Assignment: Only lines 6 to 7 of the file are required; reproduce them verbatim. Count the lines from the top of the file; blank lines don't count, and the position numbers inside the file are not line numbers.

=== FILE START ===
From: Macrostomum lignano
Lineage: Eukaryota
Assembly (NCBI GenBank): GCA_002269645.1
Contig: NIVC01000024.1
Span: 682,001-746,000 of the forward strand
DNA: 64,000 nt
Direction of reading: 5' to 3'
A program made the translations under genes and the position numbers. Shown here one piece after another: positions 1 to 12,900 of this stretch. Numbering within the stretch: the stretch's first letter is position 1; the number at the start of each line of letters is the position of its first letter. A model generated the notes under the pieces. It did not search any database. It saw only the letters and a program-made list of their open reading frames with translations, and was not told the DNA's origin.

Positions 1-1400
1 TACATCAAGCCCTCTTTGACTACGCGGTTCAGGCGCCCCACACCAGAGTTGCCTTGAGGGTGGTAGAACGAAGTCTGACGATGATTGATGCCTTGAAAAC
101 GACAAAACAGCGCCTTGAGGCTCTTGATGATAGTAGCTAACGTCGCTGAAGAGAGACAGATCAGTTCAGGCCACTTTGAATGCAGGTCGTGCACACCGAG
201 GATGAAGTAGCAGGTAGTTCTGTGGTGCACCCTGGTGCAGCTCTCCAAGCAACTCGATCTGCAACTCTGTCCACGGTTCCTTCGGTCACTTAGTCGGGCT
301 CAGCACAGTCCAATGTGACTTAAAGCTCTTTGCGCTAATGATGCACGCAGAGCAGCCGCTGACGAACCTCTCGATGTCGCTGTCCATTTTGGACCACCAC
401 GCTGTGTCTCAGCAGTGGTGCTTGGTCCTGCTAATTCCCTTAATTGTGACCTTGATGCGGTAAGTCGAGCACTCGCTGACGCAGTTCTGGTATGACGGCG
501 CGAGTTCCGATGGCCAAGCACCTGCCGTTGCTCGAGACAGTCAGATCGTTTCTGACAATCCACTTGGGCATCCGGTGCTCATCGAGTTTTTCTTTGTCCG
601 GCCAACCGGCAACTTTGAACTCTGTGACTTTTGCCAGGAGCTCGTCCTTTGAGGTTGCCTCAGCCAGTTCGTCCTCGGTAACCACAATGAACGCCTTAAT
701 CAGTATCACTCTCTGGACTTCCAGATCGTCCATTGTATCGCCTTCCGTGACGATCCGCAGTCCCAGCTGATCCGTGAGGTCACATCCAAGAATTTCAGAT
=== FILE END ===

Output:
DNA: 64,000 nt
Direction of reading: 5' to 3'